This from a news release just sent out to the state’s media by New Mexico State Police Lt. Tim Johnson, who serves as that agency’s public information officer as well as the PIO for the state’s Department of Public Safety, which oversees the state crime lab:
SANTA FE — The Department of Public Safety, Forensic Laboratory Bureau recently discovered that five pieces of evidence were missing from two separate burglary cases. The evidence had been seized by Farmington Police Department and the Santa Fe Police Department during their investigations.
One latent (fingerprint) lift is missing from the Farmington case and four latent lifts are missing from the Santa Fe case. The Farmington evidence had already been processed and entered into Automated Fingerprint Identification System (AFIS) by lab personnel with no match or identification to a suspect. The four pieces from Santa Fe had been processed and determined to have no value. Basically, the lifted prints were not of high enough quality to enter into AFIS, therefore no suspect matches.
Timeline of Events:
- August 5 – Laboratory Director notified DPS Deputy Secretary (Corrective action initiated)
- August 10 – 12 – Complete vault inventory completed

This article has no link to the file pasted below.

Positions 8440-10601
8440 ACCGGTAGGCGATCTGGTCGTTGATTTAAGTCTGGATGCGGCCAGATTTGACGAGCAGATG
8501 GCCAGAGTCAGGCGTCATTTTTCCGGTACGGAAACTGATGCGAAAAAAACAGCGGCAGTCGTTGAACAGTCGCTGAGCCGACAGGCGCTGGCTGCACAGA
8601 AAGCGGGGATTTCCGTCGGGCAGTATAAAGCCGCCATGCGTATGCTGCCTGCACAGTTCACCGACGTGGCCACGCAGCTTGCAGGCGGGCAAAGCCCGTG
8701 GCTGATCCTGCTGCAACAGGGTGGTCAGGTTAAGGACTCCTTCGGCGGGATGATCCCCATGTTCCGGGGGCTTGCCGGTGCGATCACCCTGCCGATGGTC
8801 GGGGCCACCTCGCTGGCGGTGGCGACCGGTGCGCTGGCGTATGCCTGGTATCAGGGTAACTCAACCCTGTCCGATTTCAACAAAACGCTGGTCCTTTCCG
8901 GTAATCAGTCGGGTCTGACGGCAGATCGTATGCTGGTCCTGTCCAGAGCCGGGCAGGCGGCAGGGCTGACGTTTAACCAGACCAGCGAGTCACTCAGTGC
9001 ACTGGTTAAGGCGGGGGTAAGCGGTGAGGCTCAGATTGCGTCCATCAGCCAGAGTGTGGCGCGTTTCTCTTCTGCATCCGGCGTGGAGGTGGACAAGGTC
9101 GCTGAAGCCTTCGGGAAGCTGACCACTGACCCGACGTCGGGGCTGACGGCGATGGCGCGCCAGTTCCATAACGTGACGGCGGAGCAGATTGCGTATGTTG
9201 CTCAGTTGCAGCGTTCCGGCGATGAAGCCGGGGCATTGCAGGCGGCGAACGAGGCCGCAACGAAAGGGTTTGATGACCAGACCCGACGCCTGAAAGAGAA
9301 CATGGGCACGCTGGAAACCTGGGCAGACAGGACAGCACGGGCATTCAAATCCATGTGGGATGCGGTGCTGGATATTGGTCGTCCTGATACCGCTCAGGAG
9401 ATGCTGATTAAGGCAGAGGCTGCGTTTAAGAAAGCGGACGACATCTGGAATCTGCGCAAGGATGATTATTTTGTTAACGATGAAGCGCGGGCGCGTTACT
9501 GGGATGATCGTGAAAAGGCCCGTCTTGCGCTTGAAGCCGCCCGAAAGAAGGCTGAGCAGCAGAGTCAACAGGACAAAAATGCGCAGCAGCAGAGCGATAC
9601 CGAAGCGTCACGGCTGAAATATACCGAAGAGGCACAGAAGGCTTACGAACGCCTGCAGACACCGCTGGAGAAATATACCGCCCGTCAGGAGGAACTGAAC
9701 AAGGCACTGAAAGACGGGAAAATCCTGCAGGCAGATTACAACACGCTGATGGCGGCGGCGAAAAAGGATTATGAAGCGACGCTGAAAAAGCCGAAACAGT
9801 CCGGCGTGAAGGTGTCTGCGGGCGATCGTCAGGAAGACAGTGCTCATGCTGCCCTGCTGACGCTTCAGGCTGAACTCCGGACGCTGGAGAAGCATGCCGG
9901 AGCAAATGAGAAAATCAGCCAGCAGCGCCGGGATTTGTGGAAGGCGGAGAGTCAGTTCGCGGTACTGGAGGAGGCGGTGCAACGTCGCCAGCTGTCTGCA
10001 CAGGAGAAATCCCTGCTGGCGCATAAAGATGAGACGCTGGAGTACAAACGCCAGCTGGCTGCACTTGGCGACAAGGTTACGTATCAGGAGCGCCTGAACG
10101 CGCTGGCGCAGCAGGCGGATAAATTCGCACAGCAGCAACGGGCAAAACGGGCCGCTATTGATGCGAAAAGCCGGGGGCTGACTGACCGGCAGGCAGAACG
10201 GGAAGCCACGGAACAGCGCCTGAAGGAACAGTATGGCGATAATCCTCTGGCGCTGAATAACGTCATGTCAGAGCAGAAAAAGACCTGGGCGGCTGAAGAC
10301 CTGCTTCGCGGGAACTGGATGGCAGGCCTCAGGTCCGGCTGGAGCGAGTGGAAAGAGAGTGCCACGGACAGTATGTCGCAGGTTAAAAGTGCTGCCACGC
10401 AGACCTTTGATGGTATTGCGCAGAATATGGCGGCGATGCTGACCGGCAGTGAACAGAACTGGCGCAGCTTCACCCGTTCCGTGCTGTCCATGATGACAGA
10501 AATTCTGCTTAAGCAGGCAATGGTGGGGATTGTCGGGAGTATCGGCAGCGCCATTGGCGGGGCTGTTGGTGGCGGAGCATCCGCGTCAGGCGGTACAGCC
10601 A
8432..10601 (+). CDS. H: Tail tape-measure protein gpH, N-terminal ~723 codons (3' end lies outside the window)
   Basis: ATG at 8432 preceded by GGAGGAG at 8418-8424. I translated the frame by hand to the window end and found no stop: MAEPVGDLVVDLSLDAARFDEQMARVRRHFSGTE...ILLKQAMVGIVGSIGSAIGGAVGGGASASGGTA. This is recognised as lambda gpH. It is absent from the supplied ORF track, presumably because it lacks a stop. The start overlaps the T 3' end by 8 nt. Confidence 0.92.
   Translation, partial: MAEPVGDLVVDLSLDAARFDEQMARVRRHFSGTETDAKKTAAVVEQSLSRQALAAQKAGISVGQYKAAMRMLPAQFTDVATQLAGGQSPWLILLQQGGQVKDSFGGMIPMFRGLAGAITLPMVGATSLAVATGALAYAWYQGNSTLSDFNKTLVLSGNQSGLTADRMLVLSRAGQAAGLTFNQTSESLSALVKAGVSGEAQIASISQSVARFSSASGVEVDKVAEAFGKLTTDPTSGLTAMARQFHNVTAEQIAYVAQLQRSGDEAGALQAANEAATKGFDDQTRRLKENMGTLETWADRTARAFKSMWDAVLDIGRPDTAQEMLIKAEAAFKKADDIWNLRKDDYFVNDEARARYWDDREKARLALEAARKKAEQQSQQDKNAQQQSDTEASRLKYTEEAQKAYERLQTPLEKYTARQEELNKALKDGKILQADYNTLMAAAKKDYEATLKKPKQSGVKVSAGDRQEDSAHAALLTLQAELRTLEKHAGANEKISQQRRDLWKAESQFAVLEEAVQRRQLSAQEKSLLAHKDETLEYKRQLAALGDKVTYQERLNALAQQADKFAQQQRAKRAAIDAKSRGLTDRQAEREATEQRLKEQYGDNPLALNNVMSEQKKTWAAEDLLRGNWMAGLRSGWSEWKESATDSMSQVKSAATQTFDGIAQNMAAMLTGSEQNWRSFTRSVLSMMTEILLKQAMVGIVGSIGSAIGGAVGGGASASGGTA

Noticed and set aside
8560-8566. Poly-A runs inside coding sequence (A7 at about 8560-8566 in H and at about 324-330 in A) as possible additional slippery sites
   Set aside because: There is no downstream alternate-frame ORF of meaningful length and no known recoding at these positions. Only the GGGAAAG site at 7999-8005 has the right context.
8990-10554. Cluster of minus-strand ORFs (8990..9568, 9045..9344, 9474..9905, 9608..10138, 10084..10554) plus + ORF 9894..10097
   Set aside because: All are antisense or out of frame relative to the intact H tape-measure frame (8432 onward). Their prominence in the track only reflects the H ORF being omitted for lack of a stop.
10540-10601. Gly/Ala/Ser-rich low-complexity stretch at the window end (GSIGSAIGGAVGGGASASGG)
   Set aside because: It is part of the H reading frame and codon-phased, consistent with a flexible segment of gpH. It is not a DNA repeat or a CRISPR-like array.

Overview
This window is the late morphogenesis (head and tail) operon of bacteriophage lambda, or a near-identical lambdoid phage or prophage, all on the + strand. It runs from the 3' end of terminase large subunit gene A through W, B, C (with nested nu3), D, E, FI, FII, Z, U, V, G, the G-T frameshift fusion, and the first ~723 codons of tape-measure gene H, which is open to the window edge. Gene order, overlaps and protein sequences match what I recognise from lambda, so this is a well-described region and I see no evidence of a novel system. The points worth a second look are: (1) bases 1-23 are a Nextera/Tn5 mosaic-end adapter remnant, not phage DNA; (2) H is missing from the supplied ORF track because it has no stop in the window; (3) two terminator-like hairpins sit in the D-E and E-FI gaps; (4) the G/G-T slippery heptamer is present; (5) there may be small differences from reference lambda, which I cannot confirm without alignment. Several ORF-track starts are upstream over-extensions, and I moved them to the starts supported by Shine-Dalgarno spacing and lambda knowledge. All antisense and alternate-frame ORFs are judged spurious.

- August 15 – New evidence procedures implemented
- August 16 – 18 – Complete vault inventory completed at Southern Forensic Lab
- October 20 – Lab Director self-disclosed to American Society of Crime Lab Directors/Laboratory Accreditation Board (ASCLD/LAB)
- October 20 – Farmington Police Chief notified
- October 25 – 11th Judicial District Attorney Robert Tedrow notified
- October 26 – Santa Fe Deputy Chief William Johnson notified
- October 26 – 1st Judicial District Attorney Spence Pacheco notified
- Training on new evidence procedures to evidence section personnel
- Second check and verification of evidence being returned to clients in person to insure evidence is returned to correct agency
- Weekly random evidence vault inventories
The missing evidence is due to inattention not criminal activity. Noreen Purcell, Bureau Chief of the NMDPS Forensic Laboratory, said, “We self-reported to ASCLD/LAB, law enforcement officials, and the public in an effort to insure that all parties maintain their confidence in the lab.”
It is unclear what case, or cases, the four missing finger prints belong to for Santa Fe police.